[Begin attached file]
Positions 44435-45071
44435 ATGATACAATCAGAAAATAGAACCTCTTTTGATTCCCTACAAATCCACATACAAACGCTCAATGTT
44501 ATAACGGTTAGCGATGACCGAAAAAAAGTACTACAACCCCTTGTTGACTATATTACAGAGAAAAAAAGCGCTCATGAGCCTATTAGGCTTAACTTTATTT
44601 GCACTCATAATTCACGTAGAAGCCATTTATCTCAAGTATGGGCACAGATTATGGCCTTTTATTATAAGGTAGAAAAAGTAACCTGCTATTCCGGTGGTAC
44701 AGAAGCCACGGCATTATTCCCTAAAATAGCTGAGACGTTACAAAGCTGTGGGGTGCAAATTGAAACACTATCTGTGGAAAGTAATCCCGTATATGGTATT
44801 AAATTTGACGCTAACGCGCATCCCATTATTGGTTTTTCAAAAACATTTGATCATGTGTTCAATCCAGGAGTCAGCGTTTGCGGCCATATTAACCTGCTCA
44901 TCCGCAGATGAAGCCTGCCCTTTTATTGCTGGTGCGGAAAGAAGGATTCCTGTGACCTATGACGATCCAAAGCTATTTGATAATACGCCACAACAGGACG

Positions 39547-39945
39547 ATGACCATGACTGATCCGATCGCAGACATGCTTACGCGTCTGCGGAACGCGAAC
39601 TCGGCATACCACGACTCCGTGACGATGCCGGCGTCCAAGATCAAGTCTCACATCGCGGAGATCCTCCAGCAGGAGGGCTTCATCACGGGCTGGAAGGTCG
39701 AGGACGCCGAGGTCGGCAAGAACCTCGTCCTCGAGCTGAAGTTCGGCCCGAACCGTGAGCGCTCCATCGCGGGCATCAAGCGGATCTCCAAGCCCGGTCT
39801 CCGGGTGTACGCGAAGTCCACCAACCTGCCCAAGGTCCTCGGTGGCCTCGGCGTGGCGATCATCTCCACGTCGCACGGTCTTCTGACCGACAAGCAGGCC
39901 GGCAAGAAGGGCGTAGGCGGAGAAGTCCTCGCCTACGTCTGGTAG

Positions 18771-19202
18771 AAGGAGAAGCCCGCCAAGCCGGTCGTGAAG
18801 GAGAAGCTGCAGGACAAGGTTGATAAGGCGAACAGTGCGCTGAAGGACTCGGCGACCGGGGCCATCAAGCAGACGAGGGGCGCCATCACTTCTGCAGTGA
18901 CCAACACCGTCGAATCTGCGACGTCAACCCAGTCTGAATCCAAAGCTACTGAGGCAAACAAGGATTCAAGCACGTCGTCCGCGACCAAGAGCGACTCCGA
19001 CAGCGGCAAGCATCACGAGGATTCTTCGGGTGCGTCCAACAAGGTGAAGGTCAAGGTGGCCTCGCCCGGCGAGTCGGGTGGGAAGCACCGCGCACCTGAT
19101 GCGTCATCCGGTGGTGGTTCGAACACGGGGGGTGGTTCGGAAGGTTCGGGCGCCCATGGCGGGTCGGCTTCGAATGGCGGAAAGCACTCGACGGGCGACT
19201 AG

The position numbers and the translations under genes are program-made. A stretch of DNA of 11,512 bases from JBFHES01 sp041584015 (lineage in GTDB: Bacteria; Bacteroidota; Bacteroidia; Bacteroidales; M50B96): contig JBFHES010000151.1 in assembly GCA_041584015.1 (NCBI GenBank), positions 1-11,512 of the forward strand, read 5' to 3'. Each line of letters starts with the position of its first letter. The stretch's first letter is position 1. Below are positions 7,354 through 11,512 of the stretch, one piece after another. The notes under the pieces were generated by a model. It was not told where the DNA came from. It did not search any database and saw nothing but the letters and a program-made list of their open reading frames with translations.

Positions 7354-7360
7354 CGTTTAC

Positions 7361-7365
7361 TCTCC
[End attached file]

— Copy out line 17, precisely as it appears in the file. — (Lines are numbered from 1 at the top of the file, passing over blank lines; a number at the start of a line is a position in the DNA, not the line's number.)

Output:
18901 CCAACACCGTCGAATCTGCGACGTCAACCCAGTCTGAATCCAAAGCTACTGAGGCAAACAAGGATTCAAGCACGTCGTCCGCGACCAAGAGCGACTCCGA